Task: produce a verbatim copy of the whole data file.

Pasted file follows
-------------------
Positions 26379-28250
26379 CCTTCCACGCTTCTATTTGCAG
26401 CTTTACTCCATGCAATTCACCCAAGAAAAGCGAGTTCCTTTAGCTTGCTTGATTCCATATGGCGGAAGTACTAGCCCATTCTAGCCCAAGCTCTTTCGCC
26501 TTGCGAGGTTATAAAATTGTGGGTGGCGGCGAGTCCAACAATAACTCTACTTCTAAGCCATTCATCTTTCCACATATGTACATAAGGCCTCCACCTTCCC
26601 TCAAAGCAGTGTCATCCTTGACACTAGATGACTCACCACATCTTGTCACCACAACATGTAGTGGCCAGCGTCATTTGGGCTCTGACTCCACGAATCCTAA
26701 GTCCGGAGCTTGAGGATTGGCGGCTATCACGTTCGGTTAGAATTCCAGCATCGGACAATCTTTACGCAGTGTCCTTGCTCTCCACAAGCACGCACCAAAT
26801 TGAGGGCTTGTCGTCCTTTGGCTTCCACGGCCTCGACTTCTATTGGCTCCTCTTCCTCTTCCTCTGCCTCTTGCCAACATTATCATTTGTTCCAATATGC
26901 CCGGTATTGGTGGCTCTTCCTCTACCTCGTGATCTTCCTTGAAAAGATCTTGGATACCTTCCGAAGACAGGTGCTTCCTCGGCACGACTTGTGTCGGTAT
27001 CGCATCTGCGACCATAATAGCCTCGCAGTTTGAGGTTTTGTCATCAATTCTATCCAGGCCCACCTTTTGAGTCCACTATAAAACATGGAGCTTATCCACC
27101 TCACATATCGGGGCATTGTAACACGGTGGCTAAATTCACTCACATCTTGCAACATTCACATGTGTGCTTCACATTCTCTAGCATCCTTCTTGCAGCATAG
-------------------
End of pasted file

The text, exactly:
Positions 26379-28250
26379 CCTTCCACGCTTCTATTTGCAG
26401 CTTTACTCCATGCAATTCACCCAAGAAAAGCGAGTTCCTTTAGCTTGCTTGATTCCATATGGCGGAAGTACTAGCCCATTCTAGCCCAAGCTCTTTCGCC
26501 TTGCGAGGTTATAAAATTGTGGGTGGCGGCGAGTCCAACAATAACTCTACTTCTAAGCCATTCATCTTTCCACATATGTACATAAGGCCTCCACCTTCCC
26601 TCAAAGCAGTGTCATCCTTGACACTAGATGACTCACCACATCTTGTCACCACAACATGTAGTGGCCAGCGTCATTTGGGCTCTGACTCCACGAATCCTAA
26701 GTCCGGAGCTTGAGGATTGGCGGCTATCACGTTCGGTTAGAATTCCAGCATCGGACAATCTTTACGCAGTGTCCTTGCTCTCCACAAGCACGCACCAAAT
26801 TGAGGGCTTGTCGTCCTTTGGCTTCCACGGCCTCGACTTCTATTGGCTCCTCTTCCTCTTCCTCTGCCTCTTGCCAACATTATCATTTGTTCCAATATGC
26901 CCGGTATTGGTGGCTCTTCCTCTACCTCGTGATCTTCCTTGAAAAGATCTTGGATACCTTCCGAAGACAGGTGCTTCCTCGGCACGACTTGTGTCGGTAT
27001 CGCATCTGCGACCATAATAGCCTCGCAGTTTGAGGTTTTGTCATCAATTCTATCCAGGCCCACCTTTTGAGTCCACTATAAAACATGGAGCTTATCCACC
27101 TCACATATCGGGGCATTGTAACACGGTGGCTAAATTCACTCACATCTTGCAACATTCACATGTGTGCTTCACATTCTCTAGCATCCTTCTTGCAGCATAG